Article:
Zelenskyy welcomes Nato membership progress, says invite would be ‘optimal’

(Update 2: adds info on Biden, Zelenskyy meeting)

Vilnius, Jul 12 (EFE).- Ukraine’s President Volodymyr Zelenskyy on Wednesday said he was pleased that his country’s bid to join Nato would be simplified, but that a formal invitation to join the alliance would be “optimal”.

Speaking alongside Nato secretary-general Jens Stoltenberg in Vilnius, the Ukrainian leader adopted a more conciliatory tone after blasting the alliance a day earlier over “unprecedented and absurd” delays to Kyiv’s accession bid.

“It is important that Ukraine will not need a Membership Action Plan on its way to Nato and and I would like to extend words of gratitude to you Jens for these important steps,” Zelenskyy said after Nato leaders on Tuesday agreed to lift the requirement — meaning Kyiv will not need to demonstrate that it has carried out the military, economic and political reforms required to join.

“We can say that the results of the summit were good but should we receive an invitation (to Nato) they would be optimal,” the Ukrainian president said.

Stoltenberg underscored that Nato would continue to support Ukraine “for as long as it takes” and assured Zelenskyy that Kyiv was now “closer to Nato than ever before.”

The newly established Nato-Ukraine Council, which is part of a three-part package of support, will put Kyiv and the alliance on an equal footing, the Nato chief said.

Stoltenberg said that the Council would provide a forum to hold crisis consultations and take joint decisions.

“Today, we meet as equals. I look forward to the day we meet as Allies,” Stoltenberg said.

The package will also include a program over several years that will help Ukraine’s military upgrade from Soviet-era equipment to Nato equipment and standards, the Norwegian politician added.

On Tuesday allies agreed that it was “not the time for making Ukraine a full member of the Alliance,” Stoltenberg told reporters, but that once conditions were met, allies would “issue an invitation for Ukraine to join.”

To meet Nato’s conditions Ukraine will have to work on a range of issues, including the modernization of “defense and security institutions, to strengthen their governance, including fighting corruption,” Stoltenberg said.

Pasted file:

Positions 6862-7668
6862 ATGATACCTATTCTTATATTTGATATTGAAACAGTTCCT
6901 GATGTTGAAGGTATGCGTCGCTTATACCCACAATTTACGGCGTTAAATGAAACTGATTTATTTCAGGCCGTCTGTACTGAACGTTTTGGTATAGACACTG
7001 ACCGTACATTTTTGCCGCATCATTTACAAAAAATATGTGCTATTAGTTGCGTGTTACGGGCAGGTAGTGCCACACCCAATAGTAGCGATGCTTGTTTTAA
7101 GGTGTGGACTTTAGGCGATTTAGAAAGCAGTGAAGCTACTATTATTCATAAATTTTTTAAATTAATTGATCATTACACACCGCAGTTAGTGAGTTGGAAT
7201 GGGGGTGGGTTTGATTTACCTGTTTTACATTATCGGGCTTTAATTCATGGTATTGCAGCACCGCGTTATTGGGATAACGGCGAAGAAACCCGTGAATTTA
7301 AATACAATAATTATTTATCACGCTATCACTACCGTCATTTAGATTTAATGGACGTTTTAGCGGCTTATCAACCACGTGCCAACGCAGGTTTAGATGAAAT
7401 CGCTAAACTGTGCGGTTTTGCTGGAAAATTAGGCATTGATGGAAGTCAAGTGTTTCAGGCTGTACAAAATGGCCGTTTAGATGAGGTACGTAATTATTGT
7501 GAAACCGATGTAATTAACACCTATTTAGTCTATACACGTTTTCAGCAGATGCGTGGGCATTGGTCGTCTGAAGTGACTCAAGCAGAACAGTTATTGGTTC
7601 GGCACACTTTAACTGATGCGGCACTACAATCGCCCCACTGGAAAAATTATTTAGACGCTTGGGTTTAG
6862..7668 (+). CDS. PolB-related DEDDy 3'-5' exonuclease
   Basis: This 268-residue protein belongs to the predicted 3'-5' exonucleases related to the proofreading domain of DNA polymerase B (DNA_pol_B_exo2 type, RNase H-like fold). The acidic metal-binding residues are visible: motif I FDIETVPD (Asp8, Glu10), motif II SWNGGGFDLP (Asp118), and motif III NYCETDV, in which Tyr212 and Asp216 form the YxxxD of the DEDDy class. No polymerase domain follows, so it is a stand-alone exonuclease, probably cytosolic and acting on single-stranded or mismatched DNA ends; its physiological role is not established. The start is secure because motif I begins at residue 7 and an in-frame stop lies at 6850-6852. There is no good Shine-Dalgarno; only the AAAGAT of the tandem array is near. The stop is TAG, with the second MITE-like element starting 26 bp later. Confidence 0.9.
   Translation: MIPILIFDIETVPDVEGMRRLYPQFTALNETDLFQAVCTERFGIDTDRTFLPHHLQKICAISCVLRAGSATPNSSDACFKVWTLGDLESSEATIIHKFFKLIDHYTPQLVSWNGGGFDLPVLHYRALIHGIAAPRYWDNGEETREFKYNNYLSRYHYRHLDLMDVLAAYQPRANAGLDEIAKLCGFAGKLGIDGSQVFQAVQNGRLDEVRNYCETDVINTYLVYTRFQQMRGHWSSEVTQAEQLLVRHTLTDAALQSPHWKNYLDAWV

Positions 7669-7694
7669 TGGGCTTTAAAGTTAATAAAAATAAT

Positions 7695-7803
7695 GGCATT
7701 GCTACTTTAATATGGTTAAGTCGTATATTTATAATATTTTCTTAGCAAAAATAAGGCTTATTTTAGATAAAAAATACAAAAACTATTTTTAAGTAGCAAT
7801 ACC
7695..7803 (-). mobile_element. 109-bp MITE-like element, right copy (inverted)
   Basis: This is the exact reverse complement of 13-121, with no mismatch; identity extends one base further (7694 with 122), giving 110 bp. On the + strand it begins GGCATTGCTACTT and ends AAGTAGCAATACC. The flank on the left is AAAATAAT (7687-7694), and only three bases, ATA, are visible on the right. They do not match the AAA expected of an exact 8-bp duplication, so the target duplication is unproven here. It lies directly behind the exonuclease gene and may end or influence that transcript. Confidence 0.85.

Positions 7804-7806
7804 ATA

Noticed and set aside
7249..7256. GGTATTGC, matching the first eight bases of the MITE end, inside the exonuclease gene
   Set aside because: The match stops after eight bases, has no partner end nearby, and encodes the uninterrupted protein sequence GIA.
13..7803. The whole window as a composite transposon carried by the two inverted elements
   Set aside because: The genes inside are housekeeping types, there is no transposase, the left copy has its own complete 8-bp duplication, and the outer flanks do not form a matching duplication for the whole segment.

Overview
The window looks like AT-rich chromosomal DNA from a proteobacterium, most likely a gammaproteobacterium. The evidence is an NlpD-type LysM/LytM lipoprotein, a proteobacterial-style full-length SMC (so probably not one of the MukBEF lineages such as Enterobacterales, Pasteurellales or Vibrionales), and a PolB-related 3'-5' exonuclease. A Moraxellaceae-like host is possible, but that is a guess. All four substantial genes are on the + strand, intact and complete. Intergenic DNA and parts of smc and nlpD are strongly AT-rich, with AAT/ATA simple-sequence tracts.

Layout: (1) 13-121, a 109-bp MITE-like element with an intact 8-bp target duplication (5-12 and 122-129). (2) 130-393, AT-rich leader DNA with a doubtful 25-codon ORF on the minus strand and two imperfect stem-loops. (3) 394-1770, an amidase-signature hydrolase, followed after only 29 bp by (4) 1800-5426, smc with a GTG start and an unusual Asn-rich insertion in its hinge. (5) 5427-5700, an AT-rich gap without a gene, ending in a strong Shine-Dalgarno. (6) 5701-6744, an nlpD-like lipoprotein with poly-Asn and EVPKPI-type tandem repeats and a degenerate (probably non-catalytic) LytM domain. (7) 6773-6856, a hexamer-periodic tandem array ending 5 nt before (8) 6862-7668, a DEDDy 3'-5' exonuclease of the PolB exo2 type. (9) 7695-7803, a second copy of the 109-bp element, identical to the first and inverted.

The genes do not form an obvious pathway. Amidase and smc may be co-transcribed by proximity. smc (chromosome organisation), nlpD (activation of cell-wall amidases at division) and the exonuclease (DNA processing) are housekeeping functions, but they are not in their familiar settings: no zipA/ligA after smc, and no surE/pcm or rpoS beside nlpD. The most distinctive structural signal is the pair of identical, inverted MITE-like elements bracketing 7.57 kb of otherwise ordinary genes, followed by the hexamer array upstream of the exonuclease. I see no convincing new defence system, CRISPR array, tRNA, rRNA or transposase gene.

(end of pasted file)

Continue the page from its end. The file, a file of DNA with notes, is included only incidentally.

This is “a strong, united message from Allies on your path to Nato membership,” he added.

The Nato chief welcomed the allies’ plan to provide long-term security guarantees to Ukraine and said “credible arrangements” were necessary to ensure Ukraine’s security when the war ends.

Leaders of the Group of Seven (G7) nations signed a joint declaration pledging their long-term support for Ukraine, which will allow bilateral negotiations to begin on providing military assistance to Kyiv.

According to diplomatic sources, that aid could take the form of weapons deliveries, training for members of Ukraine’s armed forces and sharing intelligence data.

“The decisions made here in Vilnius mark the beginning of a new chapter in the relationship between Nato and Ukraine,” Stoltenberg said.

In a highly anticipated meeting, Zelenskyy also sat down with US president Joe Biden on the sidelines of the summit.

During their meeting, Biden said he could “only imagine” his counterpart’s frustration at the pace of Ukraine’s Nato accession or the delivery of weapons.

“I know that many times you’ve been frustrated about would things gets to you quickly enough, what’s getting to you and how we’re getting there, but i promise you, the US is doing everything we can to get yo everything you need as rapidly as we can get it to you,” Biden said.

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